(U-WIRE) WASHINGTON – Rep. Mark Foley, R-Fl., introduced a bill earlier this month to allow government social service officers access to federal criminal databases.
The move, he said, would aid the social workers in protecting parentless children from abusive foster and adoptive guardians. But the proposal to make sensitive criminal information to an entire new class of public servants has raised widespread privacy concerns.
“Those that are suspected perpetrators in one locality will up and move to another state,” said Jason Kello, Foley’s communications director, of abusive guardians. “Once they get a complaint of child abuse, [social workers] will be able to have access to criminal records to see if there’s a pattern with an individual.”
Through the Interstate Identification Index and the FBI’s National Crime Information Center database, federal and state law enforcement authorities can access the criminal records, police photographs, fingerprints and physical descriptions of individuals convicted of felonies or other crimes resulting in a year or more of jail time.
The bill proposed by Foley, co-chair of the Congressional Missing Children’s Caucus, would spread that access to state social workers.
“In today’s mobile society, it is critical that geographic boundaries not limit the flow of information,” Foley said in a statement. “Abusers and abductors are able to move freely across state lines to find new victims and our investigators need access to a national criminal database to keep up with them.”
But the proposal has raised concerns among privacy advocates.
The FBI aroused protests from over 60 policy think tanks, civil liberties organizations and other interest groups in 2003 when it exempted National Crime and Information Center records from recordkeeping requirements of the 1974 Privacy Act.
In a letter the groups wrote to the director of the Office of Management and Budget demanding that it revise the FBI’s rule, they cited the story of a Los Angeles man who was “arrested five times, three at gunpoint,” due to a flawed National Crime Information Center search.
An internal Justice Department report issued in 1999 said fingerprint searches are “highly preferable” to less accurate name searches in minimizing undue invasions of privacy.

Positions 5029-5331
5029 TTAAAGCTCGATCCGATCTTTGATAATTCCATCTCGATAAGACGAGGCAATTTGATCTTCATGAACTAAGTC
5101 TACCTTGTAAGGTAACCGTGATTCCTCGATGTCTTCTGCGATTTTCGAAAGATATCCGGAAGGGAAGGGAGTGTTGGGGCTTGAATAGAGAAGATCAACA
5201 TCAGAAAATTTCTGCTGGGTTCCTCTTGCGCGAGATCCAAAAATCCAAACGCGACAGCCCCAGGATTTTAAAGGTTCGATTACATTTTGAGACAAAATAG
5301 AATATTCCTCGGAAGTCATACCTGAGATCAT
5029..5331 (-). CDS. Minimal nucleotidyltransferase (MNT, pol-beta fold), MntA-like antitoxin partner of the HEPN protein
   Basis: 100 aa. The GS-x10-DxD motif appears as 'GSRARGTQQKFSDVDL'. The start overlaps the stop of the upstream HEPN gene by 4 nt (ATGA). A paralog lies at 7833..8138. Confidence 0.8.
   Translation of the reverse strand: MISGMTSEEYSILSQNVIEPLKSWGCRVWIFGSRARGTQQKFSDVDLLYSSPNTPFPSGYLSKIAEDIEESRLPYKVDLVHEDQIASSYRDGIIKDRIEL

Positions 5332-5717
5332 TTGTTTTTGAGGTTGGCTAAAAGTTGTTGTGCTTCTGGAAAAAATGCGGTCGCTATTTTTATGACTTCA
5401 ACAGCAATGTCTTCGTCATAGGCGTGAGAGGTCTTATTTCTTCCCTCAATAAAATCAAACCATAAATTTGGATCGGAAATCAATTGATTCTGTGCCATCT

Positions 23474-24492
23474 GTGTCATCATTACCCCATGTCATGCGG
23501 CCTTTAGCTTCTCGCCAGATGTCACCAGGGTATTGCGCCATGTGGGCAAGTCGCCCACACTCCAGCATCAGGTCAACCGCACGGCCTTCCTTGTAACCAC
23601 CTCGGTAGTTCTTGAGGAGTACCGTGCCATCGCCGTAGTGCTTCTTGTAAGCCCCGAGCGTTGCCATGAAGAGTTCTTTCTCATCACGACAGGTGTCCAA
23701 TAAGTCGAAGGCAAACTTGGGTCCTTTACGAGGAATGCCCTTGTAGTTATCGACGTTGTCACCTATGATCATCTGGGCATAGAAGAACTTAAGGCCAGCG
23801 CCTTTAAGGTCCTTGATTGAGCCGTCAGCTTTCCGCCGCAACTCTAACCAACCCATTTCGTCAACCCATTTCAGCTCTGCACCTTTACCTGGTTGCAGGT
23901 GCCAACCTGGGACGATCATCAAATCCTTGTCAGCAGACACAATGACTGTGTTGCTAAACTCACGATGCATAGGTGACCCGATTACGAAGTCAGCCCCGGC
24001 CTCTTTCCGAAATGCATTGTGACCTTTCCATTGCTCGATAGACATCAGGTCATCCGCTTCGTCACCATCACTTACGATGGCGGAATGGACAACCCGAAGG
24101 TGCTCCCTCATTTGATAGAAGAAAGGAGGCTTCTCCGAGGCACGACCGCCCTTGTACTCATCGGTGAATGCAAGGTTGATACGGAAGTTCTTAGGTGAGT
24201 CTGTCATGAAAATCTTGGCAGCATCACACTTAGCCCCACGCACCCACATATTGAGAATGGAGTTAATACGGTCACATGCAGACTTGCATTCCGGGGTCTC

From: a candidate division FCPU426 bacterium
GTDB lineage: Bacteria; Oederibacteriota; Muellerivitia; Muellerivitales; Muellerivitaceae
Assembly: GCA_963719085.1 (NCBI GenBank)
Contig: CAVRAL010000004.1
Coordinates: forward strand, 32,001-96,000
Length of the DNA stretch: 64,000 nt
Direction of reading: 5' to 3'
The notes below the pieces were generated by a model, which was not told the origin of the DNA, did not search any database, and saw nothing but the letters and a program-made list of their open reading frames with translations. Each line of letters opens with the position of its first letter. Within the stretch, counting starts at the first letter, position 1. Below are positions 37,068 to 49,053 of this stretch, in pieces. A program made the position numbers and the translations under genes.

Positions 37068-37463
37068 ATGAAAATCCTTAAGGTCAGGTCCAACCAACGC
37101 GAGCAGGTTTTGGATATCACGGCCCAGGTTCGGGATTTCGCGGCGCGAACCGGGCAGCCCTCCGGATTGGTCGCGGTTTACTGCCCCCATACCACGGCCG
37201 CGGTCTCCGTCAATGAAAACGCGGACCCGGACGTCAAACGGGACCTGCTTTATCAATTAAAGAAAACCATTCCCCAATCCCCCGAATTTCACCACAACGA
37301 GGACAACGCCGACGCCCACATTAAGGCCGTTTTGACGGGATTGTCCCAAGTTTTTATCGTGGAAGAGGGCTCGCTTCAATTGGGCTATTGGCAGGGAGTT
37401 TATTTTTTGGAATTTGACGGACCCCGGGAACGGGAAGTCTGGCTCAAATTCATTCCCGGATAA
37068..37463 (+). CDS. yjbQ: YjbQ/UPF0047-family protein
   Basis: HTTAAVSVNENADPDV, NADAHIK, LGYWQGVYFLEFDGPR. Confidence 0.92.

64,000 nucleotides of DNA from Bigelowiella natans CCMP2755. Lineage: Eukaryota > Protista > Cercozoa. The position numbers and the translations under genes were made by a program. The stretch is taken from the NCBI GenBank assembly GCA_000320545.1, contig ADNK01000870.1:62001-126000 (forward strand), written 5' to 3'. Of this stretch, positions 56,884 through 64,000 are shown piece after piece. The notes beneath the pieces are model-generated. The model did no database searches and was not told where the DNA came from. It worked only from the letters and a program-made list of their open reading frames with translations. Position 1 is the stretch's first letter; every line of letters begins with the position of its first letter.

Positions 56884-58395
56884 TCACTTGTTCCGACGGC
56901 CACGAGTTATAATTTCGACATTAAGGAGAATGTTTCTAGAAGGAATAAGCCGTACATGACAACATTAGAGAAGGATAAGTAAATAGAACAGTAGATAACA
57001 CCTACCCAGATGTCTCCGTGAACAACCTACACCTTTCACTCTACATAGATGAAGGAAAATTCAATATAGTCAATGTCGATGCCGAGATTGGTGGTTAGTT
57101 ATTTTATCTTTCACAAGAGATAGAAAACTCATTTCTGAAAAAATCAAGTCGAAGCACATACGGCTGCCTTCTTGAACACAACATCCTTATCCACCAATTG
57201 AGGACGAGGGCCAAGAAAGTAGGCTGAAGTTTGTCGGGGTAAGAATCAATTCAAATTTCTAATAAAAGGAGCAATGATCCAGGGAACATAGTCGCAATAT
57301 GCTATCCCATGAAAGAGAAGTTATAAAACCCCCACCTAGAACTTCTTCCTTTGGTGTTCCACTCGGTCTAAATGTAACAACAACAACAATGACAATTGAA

The House Judiciary Committee has not yet scheduled a time to review the bill.
The bill is based on a recommendation by Florida’s “Blue Ribbon Panel on Child Protection,” Foley said. Florida Governor Jeb Bush established the panel in 2002 when the abduction of 5-year-old Rilya Wilson called into question the performance of the state’s child welfare system.
So far, the bill has won the support of SEARCH, a government advisory panel made up of representatives appointed by the states, the National Center for Missing & Exploited Children and Florida’s law enforcement department.
While other law enforcement organizations have yet to endorse the legislation, Kello said the wide experience of the department suggests that law enforcement agencies across the country will support it.
Florida, Kello said, handles “all kinds of cases. When they recognize the need for it, I think other states will fall in line.”
“The ability for social workers to be able to protect children as they’re being handed from state care into foster or adoptive families strikes at the heart of anyone who considers the lives of these children important,” Kello said.
Copyright c2005 U-WIRE via U-Wire
This article appeared in the April 4, 2005 issue of the Hatchet.